The law provides religious groups with tax-exempt status and the right to recognition as legal entities, once they have completed a registration process with the MOI. Legal registration is a prerequisite for any group seeking an accord with the government. A religious group may apply for registration by submitting to a prefect, the local representative of the MOI, an official request that includes the group’s statutes; a report on its goals and activities; information on its administrative offices; a three-year budget; certification of its credit status by a bank; and certification of the Italian citizenship or legal residency of its head. To be approved, a group’s statutes must not conflict with the law. Once approved, the group must submit to MOI monitoring, including oversight of its budget and internal organization. The MOI may appoint a commissioner to administer the group if it identifies irregularities in its activities. Religious groups not registered may still operate legally as NGOs and obtain tax-exempt status, legal recognition of marriages, access to hospitals and prisons, and other benefits, but having an accord with the government facilitates the process. The Catholic Church is the only legally recognized group exempted from MOI monitoring, in accordance with the concordat between the government and the Holy See.
An accord grants clergy automatic access to state hospitals, prisons, and military barracks; allows for civil registry of religious marriages; facilitates special religious practices regarding funerals; and exempts students from school attendance on religious holidays. Any religious group without an accord may request these benefits from the MOI on a case-by-case basis. An accord also allows a religious group to receive funds collected by the state through a voluntary 0.8 percent of personal income tax set-aside on taxpayer returns. Taxpayers may specify to which eligible religious group they would like to direct these funds.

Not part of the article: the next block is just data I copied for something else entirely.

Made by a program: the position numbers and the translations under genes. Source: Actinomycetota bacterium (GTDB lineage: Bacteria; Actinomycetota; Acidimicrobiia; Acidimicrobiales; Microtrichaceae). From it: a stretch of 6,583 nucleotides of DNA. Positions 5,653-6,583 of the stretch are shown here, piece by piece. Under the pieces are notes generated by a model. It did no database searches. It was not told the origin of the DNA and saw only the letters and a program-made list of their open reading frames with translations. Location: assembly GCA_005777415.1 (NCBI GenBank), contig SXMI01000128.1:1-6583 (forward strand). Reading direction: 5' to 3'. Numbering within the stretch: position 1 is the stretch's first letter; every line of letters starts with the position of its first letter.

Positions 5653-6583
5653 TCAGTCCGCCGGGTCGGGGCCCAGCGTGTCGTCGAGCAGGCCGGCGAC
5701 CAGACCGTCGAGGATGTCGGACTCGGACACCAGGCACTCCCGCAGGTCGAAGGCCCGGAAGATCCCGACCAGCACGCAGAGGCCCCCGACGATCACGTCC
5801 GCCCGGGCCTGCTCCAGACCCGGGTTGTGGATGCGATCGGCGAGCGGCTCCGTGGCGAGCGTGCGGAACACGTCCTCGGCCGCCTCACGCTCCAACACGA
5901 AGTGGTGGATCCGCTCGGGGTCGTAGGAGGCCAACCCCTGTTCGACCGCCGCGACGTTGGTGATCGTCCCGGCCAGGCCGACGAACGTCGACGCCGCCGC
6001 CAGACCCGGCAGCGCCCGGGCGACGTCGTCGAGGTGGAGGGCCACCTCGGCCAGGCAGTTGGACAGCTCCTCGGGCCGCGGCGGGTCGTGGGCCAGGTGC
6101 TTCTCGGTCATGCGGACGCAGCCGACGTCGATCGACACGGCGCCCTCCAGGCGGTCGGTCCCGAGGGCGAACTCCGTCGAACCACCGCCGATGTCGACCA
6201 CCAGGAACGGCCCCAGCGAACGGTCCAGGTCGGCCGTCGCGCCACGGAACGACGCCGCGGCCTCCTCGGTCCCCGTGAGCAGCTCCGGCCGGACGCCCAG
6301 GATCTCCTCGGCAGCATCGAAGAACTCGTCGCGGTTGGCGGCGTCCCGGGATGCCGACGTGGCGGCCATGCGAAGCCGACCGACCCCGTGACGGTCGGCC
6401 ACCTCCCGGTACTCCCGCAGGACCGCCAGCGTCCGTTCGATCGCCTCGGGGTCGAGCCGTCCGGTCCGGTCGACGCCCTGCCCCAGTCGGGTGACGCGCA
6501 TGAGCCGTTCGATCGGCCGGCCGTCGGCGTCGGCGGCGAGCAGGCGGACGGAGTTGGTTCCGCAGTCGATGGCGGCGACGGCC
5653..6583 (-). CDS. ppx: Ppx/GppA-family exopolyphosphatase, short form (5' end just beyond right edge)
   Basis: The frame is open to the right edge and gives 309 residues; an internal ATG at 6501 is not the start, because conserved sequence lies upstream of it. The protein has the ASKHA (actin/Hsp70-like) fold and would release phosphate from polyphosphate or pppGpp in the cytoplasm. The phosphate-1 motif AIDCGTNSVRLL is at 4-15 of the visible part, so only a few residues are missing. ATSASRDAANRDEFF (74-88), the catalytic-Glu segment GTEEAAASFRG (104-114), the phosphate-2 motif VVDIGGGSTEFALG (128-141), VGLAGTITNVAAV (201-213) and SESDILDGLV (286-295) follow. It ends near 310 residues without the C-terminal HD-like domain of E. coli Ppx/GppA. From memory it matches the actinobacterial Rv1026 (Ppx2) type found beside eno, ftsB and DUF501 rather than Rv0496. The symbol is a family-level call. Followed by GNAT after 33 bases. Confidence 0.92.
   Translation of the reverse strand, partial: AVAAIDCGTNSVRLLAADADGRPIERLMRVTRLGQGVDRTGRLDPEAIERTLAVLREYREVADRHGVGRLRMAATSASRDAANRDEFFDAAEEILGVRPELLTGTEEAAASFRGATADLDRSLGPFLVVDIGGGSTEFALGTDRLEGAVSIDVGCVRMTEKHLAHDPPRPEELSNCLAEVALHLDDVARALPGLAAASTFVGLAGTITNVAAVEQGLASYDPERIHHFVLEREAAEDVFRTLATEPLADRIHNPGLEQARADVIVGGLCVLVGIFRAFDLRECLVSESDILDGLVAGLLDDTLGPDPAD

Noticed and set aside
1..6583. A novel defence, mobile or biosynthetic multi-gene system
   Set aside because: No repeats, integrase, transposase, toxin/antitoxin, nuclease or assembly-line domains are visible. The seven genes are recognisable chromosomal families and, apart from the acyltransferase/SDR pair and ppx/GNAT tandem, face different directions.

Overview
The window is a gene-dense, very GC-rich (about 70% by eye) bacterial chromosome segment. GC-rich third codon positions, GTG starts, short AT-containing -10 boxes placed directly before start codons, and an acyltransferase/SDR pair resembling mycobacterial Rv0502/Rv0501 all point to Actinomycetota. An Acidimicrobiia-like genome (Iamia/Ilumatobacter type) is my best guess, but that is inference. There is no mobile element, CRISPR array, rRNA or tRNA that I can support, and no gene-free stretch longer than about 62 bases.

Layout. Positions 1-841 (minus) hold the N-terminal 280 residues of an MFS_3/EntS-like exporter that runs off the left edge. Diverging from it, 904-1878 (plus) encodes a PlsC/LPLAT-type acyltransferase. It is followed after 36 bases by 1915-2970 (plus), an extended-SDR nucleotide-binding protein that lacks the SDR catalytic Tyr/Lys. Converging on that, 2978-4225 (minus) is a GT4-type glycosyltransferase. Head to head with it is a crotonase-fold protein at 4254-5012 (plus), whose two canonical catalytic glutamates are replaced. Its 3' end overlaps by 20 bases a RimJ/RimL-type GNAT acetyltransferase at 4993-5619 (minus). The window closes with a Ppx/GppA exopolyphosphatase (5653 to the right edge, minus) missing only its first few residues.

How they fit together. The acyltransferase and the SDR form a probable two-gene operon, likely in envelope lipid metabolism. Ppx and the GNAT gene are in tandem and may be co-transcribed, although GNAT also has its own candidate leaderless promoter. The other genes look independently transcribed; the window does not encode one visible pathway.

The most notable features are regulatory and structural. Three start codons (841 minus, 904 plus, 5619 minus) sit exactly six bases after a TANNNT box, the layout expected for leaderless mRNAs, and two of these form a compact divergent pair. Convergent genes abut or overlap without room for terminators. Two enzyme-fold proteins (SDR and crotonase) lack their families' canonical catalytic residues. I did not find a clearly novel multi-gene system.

National law does not restrict religious face coverings, but some local authorities impose restrictions. Regional laws in Liguria and Veneto prohibit the use of burqas and niqabs in public buildings and institutions, including hospitals.
The concordat with the Holy See provides for the Catholic Church to select teachers, paid by the state, to provide instruction in weekly “hour of religion” courses taught in public schools. The courses are optional, and students who do not wish to attend may study other subjects or, in certain cases, leave school early with parental consent. Church-selected instructors are lay or religious, and the instruction includes material determined by the state and relevant to non-Catholic religious groups. Government funding is available for only these Catholic Church-approved teachers. If a student requests a religion class from a non-Catholic religious group, that group must provide the teacher and cover the cost of instruction; it is not required to seek government approval for the content of the class. Some local laws provide scholarship funding for students to attend private, religiously affiliated schools, usually but not always Catholic, that meet government educational standards.
Schools are divided into “state-owned” and “state-equivalent” categories. The “state equivalent” school includes public (municipality, provinces, regions or other public institutions owned) or private, of which the private ones may be religiously affiliated. All state-equivalent schools receive government funding, if they meet criteria and standards published every year by the Ministry of Education. The funding is released through the regional offices for education.
According to law, hate speech, including instances motivated by religious hatred, is punishable by up to four years in prison. This law also applies to denial of genocide or crimes against humanity.